My interest in gardening vertically began in the late 1970’s, when I created a redwood box for hanging on a wall once planted with succulents. I called this a living picture/mural. That interest has grown over the past several years, with ambitious projects such as the now famous “Cube” for the Organic Mechanics’ gold-medal winning display at the 2010 San Francisco Flower & Garden Show.
photo courtesy of the SF Flower & Garden Show
For this project I designed and created a 144-square-foot mural that wrapped around four 12’x12’ walls. Each wall used 49 20”x20” square plastic panels, each with 45 slanted pockets. 196 panels in all. Two 2” potted plants went into each pocket, making 90 plants per panel, about 4,400 plants per wall, or a little under 18,000 plants for the entire project. We planted the panels months before the show. (Here is Sean Stout of Organic Mechanics posing with a panel, in front of the “Cube” mural laid out in our greenhouse).
Having trialed and reviewed a number of different container systems designed for vertical gardening, I’ve determined that the best panels for what I do with succulents are the plastic panels originally designed by Greg Garner of ELT Living Walls and since modified into other sizes and configurations by Greg and Bright Green USA.
In addition to the 20”x20” panel I have also been trialing two new plastic panels, the 12”x12” and the more recent 8”x16”. These two panels are about one inch deeper and the pockets are slightly larger than the 20”x20” panel. Some of the succulents seem to appreciate the added soil volume provided by the deeper, larger pockets.
This panel was also used to produce the “Dovecote” for the Filoli/Garden Route display at the 2011 San Francisco Flower & Garden Show, and more recently on a gazebo that made its debut at Sunset Celebration, and is currently on display at our nursery.
We’ve learned a lot about this process over the years. Most important is to think of the panels as containers for living plants; not unchanging architectural features. Like other containers on a patio, you might use them for many years, to house many different types of plants.
All of the plastic panels are mounted in a similar manner by being hung on a bracket that is mounted on the wall. The most important thing about mounting the bracket is to mount it level.
The pockets of the panels are large enough to plant up to a 4” pot size plant in each pocket. For the Cube we used two 2” size plants per pocket for instant fullness, but generally I don’t use potted succulents for vertical designs, preferring to use cuttings in the same fluid manner as my redwood frame plantings. For a 20-inch square panel we use about 200 cuttings.
The 20"x20" panel is designed to water properly when placed in a vertical, hanging position. No additional modification is needed for proper watering.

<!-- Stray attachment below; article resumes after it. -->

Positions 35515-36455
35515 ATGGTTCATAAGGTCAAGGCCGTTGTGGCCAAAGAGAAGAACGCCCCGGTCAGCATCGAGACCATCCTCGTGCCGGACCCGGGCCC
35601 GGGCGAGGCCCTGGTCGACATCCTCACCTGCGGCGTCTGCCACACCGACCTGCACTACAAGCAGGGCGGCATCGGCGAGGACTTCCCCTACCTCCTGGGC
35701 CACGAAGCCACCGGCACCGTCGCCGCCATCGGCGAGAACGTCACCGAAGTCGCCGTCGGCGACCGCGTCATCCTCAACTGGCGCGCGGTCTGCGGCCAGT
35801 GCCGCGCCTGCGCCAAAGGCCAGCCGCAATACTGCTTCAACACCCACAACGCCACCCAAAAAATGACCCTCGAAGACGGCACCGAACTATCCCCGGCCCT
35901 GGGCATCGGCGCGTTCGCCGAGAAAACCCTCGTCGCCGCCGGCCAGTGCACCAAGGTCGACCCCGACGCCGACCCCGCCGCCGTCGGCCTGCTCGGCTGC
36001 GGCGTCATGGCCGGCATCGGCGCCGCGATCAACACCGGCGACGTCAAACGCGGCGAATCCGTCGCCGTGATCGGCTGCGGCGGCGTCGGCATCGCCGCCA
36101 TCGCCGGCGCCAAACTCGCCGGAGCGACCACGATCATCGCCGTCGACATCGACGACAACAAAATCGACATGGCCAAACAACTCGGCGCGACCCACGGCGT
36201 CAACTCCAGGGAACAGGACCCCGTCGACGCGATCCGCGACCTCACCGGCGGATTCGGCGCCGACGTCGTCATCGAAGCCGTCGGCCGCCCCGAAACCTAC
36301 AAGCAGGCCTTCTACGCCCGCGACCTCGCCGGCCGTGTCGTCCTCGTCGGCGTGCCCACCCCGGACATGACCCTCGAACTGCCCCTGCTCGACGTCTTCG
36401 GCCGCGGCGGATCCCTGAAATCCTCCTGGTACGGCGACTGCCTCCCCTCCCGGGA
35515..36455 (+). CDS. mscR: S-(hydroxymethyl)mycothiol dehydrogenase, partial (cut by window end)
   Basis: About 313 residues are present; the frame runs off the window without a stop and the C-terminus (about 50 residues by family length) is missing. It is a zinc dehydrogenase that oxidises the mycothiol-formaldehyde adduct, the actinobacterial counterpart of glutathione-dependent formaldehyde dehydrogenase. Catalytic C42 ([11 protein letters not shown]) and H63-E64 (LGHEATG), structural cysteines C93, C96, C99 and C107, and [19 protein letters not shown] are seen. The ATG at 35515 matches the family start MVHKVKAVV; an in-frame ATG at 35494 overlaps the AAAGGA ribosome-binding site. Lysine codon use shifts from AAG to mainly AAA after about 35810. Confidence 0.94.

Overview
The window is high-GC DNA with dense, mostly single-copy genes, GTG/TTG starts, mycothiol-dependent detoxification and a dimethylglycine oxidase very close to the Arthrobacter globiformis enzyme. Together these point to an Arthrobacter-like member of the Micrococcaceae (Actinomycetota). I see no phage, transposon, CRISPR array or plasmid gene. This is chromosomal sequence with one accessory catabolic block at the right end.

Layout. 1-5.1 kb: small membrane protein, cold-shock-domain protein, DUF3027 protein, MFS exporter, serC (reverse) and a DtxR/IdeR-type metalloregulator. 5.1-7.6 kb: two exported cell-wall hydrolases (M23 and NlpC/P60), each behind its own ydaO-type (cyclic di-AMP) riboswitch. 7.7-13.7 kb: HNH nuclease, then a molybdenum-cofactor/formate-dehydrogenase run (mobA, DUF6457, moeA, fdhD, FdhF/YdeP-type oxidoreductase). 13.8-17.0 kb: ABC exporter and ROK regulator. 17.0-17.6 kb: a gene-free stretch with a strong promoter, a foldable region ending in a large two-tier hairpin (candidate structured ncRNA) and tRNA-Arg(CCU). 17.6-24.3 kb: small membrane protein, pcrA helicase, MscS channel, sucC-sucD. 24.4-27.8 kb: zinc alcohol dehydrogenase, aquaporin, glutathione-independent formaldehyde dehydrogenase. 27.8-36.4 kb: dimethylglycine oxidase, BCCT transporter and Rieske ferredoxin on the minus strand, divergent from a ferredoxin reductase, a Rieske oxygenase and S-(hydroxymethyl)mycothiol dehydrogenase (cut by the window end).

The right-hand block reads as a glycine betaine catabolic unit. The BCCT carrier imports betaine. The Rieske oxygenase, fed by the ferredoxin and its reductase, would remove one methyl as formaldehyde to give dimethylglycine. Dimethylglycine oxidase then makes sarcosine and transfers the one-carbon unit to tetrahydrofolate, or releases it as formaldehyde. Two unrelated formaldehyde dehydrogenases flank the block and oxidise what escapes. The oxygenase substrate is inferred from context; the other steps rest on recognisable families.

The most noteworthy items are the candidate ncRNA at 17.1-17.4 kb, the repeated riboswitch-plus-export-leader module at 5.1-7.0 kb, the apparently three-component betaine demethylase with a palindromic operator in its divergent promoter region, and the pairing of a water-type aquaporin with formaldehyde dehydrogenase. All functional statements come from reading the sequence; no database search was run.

These panels are designed to be watered by a drip system installed along top panel (one emitter for each vertical column). Water moves down through the panel and exits at the bottom, either into the next panel below, or falling out the bottom. (Drip systems are not included with the panels and must be separately installed). We have successfully watered 5 layers of panels with one drip line of emitters at the top
We are often asked if vertical plantings can be watered by a hose spray from the front. The answer is no, not really. At least not on a large-scale planting. Hand watering is not as effective as drip because it is difficult to hand water at a slow enough rate to achieve even and thorough distribution of water in all the individual pockets. If you want to do a good job watering, install a drip system.
As for watering frequency, the answer to this varies according to a number of different factors such as climate and exposure. As conditions and plant sizes vary, so will the water requirements of the plants. Our panels are typically watered about once each week.
We will discuss maintenance in our next post, but in general we tend to use varieties the do well in shallow soils and do not grow extremely large. When plants get too large, we just pull them out and replant.
We have a complete display of our vertical gardening products that you are welcome to come see for yourself, Tuesday through Saturday, April through October! Also available for purchase on our website.
There is a common misconception that succulents don’t need water, or need very little. While there is some truth in the “need very little” part, the truth is that succulents like water, and they like to be watered deeply.